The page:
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A Game of Thrones (disambiguation)

A Game of Thrones is the first novel in George R. R. Martins fantasy series A Song of Ice and Fire. A Game of Thrones or Game of Thrones may also refer to:

                                               

The Lord of the Rings

The Lord of the Rings is an epic high-fantasy novel written by English author and scholar J. R. R. Tolkien. The story began as a sequel to Tolkiens 1937 fantasy novel The Hobbit, but eventually dev...

                                               

Harry Potter (character)

Harry James Potter is the titular protagonist of J. K. Rowlings Harry Potter series. The majority of the books plot covers seven years in the life of the orphan Harry, who, on his eleventh birthday...

                                               

Interest (emotion)

Interest is a feeling or emotion that causes attention to focus on an object, event, or process. In contemporary psychology of interest, the term is used as a general concept that may encompass oth...

                                               

The Simpsons

The Simpsons is an American animated sitcom created by Matt Groening for the Fox Broadcasting Company. The series is a satirical depiction of working-class life, epitomized by the Simpson family, w...

                                               

Perfume

Perfume is a mixture of fragrant essential oils or aroma compounds, fixatives and solvents, used to give the human body, animals, food, objects, and living-spaces an agreeable scent. It is usually ...

                                               

Batman

Batman is a fictional superhero appearing in American comic books published by DC Comics. The character was created by artist Bob Kane and writer Bill Finger, and first appeared in Detective Comics...

                                               

Peter Parker: Spider-Man

Peter Parker: Spider-Man originally titled simply Spider-Man, was a monthly comic book series published by Marvel Comics that ran for 98 issues from 1990 to 1998. The series was retitled Peter Park...

                                               

X-Men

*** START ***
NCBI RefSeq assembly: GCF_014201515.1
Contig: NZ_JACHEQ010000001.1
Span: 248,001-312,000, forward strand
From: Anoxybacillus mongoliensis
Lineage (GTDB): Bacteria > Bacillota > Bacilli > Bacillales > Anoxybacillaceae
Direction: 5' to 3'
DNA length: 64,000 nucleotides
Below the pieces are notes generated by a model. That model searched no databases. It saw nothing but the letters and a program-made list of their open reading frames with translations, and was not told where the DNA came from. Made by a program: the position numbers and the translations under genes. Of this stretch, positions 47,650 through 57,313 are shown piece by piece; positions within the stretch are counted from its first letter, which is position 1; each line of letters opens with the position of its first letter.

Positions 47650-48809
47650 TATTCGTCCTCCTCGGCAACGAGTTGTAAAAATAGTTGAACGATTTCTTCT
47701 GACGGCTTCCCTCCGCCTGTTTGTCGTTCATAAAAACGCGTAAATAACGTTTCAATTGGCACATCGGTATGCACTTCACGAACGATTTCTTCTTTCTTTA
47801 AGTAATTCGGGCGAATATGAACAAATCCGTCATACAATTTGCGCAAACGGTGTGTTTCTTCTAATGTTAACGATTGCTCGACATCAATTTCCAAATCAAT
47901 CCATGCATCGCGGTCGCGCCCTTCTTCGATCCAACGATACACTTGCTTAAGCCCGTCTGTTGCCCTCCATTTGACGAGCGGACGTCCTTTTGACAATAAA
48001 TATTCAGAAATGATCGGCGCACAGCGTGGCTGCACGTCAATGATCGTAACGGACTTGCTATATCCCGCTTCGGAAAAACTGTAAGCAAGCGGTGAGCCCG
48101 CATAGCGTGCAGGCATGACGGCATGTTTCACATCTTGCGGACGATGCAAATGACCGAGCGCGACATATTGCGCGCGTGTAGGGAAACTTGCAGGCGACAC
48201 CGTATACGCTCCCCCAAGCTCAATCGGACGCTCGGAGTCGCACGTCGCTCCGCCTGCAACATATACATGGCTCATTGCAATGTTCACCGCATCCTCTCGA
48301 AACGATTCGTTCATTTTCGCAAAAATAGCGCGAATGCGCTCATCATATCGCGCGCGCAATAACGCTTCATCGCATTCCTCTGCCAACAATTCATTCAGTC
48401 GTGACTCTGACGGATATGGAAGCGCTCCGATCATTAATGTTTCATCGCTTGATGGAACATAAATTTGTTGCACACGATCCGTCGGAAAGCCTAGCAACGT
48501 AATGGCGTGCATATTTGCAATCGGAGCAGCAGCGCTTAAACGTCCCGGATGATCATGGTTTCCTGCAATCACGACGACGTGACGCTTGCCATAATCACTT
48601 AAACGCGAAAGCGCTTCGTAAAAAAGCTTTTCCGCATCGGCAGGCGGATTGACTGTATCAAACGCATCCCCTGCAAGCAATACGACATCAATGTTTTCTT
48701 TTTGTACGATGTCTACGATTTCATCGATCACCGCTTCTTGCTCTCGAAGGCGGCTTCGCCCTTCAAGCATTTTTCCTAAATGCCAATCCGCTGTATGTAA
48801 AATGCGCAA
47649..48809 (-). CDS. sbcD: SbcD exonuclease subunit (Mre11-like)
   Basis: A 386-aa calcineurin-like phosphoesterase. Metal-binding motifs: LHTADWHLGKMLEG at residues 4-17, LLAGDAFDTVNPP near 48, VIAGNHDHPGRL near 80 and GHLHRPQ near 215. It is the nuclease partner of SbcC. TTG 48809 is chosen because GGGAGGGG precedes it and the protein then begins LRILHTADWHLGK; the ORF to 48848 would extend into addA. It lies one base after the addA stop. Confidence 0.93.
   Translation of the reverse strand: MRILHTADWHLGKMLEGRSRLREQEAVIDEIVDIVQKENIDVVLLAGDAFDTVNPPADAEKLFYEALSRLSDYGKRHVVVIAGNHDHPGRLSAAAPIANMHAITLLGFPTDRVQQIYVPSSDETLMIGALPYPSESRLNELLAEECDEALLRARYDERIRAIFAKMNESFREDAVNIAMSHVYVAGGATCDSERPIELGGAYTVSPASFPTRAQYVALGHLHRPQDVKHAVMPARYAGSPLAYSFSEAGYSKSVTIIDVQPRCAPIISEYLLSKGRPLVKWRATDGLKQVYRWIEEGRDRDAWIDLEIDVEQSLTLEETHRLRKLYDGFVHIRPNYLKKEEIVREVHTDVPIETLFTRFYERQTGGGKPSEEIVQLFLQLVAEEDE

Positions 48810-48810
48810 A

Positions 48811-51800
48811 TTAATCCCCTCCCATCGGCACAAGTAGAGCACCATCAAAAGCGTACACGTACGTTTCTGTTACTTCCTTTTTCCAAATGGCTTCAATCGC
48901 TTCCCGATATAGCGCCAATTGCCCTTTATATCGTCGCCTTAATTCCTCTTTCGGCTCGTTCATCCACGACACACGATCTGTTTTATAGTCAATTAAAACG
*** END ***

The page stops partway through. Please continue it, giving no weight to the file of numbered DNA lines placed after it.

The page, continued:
X-Men are a team of fictional mutant superheroes appearing in American comic books published by Marvel Comics. Created by artist/co-writer Jack Kirby and writer Stan Lee, the characters first appea...

Interest
                                     

ⓘ Interest

Interest, in finance and economics, is payment from a borrower or deposit-taking financial institution to a lender or depositor of an amount above repayment of the principal sum, at a particular rate. It is distinct from a fee which the borrower may pay the lender or some third party. It is also distinct from dividend which is paid by a company to its shareholders from its profit or reserve, but not at a particular rate decided beforehand, rather on a pro rata basis as a share in the reward gained by risk taking entrepreneurs when the revenue earned exceeds the total costs.

For example, a customer would usually pay interest to borrow from a bank, so they pay the bank an amount which is more than the amount they borrowed, or a customer may earn interest on their savings, and so they may withdraw more than they originally deposited. In the case of savings, the customer is the lender, and the bank plays the role of the borrower.

Interest differs from profit, in that interest is received by a lender, whereas profit is received by the owner of an asset, investment or enterprise. Interest may be part or the whole of the profit on an investment, but the two concepts are distinct from each other from an accounting perspective.

The rate of interest is equal to the interest amount paid or received over a particular period divided by in principal sum borrowed or lent usually expressed as a percentage.

Compound interest means that interest is earned on prior interest in addition to the principal. Due to compounding, the total amount of debt grows exponentially, and its mathematical study led to the discovery of the number e. In practice, interest is most often calculated on a daily, monthly, or yearly basis, and its impact is influenced greatly by its compounding rate.